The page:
by shot ; and her bowsprit (previously sprung) and mizenmast were badly wounded. No other spar was damaged. Her shrouds on the starboard side were cut almost to pieces; but, from her perfect state aloft, the Shannon, at a moderate distance, appeared to have suffered very little in the action.
Out of a crew, including eight recaptured seamen and 22 Irish labourers two days only in the ship, of 306 men and 24 boys, the Shannon lost, besides her first lieutenant, her purser (George Aldham), captain's clerk (John Dunn), 13 seamen, four marines, three supernumeraries, and one boy killed, her captain (severely), boatswain (William Stevens, mortally), one midshipman (John Samwell, mortally), and 56 seamen, marines, and supernumeraries wounded ; total, 24 killed and 59 wounded.
The Chesapeake was severely battered in her hull, on the larboard quarter particularly. A shot passed through one of her transoms, equal in stoutness to a 64-gun ship's ; and several shot entered the stern windows. She had two maindeck guns and one carronade entirely disabled. One 32-pounder carronade was also dismounted, and several carriages and slides broken. Her three lower masts, the main and mizen masts especially, were badly wounded. The bowsprit received no injury ; nor was a spar of any kind shot away. Her lower rigging and stays were a good deal cut ; but neither masts nor rigging were so damaged, that they could not have been repaired, if necessary, without the ships going into port.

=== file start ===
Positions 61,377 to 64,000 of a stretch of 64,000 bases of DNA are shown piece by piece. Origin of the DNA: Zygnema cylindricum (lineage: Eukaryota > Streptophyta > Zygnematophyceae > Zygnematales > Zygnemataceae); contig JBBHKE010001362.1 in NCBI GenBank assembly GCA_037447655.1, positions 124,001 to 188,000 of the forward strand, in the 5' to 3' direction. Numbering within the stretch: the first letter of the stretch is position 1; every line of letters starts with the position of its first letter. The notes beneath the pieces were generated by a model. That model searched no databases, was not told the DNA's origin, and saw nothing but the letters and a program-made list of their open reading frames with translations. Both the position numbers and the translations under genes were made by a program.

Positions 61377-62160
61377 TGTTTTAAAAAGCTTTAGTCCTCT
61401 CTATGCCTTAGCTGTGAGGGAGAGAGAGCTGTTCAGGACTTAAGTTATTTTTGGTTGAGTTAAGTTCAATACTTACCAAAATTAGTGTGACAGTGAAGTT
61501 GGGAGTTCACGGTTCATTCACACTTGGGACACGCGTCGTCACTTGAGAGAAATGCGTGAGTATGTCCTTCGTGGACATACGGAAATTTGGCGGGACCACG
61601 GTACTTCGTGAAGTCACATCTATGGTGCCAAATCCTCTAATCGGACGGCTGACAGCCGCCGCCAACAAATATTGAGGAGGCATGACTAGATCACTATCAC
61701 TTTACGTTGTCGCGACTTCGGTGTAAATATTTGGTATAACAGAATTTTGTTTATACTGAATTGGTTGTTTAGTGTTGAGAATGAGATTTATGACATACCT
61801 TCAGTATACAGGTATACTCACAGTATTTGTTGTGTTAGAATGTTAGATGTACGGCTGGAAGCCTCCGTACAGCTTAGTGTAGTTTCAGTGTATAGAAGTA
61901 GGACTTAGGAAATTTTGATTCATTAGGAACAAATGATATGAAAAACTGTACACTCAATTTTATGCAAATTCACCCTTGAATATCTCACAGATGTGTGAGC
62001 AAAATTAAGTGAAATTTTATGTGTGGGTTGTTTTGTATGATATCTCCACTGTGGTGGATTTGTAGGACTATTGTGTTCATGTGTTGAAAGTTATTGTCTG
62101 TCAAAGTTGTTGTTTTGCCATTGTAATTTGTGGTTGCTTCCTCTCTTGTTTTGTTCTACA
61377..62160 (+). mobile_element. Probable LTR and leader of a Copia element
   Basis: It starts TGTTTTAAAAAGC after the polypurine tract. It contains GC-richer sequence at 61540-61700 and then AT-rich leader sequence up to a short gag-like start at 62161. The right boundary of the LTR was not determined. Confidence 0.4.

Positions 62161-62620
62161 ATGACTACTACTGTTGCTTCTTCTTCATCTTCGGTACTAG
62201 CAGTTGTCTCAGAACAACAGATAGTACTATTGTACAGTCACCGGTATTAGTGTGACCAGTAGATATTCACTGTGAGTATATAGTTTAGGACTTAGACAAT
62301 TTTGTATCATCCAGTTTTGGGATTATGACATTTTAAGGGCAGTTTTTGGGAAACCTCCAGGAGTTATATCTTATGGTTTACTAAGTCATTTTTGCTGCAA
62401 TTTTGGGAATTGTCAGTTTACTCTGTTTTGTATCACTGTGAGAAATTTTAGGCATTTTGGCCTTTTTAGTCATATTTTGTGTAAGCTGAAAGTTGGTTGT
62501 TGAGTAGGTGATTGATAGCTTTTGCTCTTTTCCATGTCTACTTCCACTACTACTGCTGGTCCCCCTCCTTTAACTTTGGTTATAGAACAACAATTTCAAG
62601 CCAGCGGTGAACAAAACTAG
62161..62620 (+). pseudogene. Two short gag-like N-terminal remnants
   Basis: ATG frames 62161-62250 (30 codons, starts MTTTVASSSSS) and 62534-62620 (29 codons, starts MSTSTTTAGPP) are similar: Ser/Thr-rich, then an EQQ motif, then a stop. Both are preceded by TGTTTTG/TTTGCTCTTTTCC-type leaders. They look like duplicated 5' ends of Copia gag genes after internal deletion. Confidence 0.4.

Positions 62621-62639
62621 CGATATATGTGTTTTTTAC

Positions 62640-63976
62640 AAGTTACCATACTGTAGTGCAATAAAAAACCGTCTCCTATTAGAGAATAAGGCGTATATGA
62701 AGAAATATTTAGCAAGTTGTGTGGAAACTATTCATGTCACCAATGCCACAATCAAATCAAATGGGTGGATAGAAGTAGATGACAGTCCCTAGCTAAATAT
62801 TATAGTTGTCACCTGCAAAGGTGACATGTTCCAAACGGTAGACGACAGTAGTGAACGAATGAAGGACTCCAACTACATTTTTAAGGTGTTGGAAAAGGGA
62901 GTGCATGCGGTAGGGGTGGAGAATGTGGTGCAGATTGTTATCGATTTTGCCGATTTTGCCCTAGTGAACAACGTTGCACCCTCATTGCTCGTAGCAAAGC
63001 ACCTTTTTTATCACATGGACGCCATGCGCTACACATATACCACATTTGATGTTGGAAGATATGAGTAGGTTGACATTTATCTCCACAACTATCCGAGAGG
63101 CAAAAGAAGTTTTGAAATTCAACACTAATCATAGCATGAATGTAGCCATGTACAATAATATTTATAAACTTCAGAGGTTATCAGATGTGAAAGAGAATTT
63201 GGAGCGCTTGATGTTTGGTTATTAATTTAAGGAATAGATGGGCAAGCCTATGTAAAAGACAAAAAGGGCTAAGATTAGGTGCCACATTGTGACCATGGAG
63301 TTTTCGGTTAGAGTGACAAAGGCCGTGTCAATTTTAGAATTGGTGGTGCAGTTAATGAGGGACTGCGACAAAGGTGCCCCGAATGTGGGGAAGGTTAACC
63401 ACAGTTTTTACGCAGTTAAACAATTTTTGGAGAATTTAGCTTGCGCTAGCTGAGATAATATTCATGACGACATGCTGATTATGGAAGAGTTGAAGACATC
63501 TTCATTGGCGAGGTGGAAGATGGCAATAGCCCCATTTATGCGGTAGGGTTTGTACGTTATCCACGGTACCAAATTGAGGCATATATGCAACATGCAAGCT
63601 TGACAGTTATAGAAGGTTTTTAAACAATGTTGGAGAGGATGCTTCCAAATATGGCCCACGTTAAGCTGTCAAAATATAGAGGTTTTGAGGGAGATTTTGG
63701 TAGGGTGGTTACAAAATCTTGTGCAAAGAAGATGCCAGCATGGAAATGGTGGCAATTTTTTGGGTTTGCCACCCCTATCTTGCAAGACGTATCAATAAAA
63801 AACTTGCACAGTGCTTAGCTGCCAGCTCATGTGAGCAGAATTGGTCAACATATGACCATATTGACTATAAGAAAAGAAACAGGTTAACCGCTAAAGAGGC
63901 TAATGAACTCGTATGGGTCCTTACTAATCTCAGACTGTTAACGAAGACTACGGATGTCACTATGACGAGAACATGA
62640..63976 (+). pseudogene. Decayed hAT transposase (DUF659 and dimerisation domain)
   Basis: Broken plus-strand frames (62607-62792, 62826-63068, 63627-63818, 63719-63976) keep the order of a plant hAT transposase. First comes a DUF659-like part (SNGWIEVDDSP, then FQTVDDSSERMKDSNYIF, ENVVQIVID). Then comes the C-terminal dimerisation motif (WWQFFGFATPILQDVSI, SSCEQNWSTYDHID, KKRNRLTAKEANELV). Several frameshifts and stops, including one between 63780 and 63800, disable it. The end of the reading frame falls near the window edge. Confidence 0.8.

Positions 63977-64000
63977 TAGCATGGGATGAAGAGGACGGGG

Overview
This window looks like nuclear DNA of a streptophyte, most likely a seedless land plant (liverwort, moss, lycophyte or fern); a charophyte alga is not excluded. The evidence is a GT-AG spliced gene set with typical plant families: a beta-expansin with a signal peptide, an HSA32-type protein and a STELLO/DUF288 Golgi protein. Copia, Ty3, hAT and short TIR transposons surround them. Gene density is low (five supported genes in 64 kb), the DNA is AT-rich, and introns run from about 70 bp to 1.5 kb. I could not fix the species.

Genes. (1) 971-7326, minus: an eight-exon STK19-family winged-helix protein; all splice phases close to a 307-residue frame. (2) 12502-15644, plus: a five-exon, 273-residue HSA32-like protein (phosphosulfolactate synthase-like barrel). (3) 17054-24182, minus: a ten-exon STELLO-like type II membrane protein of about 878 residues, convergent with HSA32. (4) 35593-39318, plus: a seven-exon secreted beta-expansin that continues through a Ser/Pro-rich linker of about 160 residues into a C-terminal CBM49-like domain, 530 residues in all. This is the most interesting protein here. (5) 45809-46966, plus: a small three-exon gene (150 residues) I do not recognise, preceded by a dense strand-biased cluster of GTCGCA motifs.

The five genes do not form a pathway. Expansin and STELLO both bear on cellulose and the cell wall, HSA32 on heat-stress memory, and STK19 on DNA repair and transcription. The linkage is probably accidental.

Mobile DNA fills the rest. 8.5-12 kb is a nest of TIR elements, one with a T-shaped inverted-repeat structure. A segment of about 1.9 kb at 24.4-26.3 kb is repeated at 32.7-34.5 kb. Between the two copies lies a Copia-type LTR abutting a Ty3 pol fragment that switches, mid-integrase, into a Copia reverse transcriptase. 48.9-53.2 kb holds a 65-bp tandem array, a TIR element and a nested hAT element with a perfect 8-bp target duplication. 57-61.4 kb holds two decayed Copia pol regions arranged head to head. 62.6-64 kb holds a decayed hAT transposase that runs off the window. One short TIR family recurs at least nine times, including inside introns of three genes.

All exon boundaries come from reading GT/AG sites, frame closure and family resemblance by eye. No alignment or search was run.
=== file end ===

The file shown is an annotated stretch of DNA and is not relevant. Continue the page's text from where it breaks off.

Out of a crew of at least 381 men and five boys or lads, the Chesapeake, as acknowledged by her surviving commanding officer, lost her fourth lieutenant (Edward 1. Ballard), master (William A. White), one lieutenant of marines (James Broom), three midshipmen, and 41 petty officers, seamen, and marines killed, her gallant commander and first lieutenant (both mortally), her second and third lieutenants (George Budd and William L. Cox), acting chaplain (Samuel Livermore), five midshipmen, her boatswain (mortally), and 95 petty officers, seamen, and marines wounded ; total, 47 killed and 99 wounded, 14 of the latter mortally. This is according to the American official account ; but, it must be added, that the total that reported themselves, including several slightly wounded, to the Shannon's surgeon, three days after the action, were 115 ; and the Chesapeake's surgeon wrote from Halifax, that he estimated the whole number of killed and wounded at from 160 to 170.
Of the Chesapeake's guns we have already given a full account : it only remains to point out, that the ship had three spare ports of a side on the forecastle, through which to fight her shifting long 18-pounder and 12-pounder boat-carronade. The former is admitted to have been used in that way; but, as there is some doubt whether the carronade was used, we shall. reject it from the broadside force. This leaves 25 guns, precisely the number mounted by the Shannon on her broadside.
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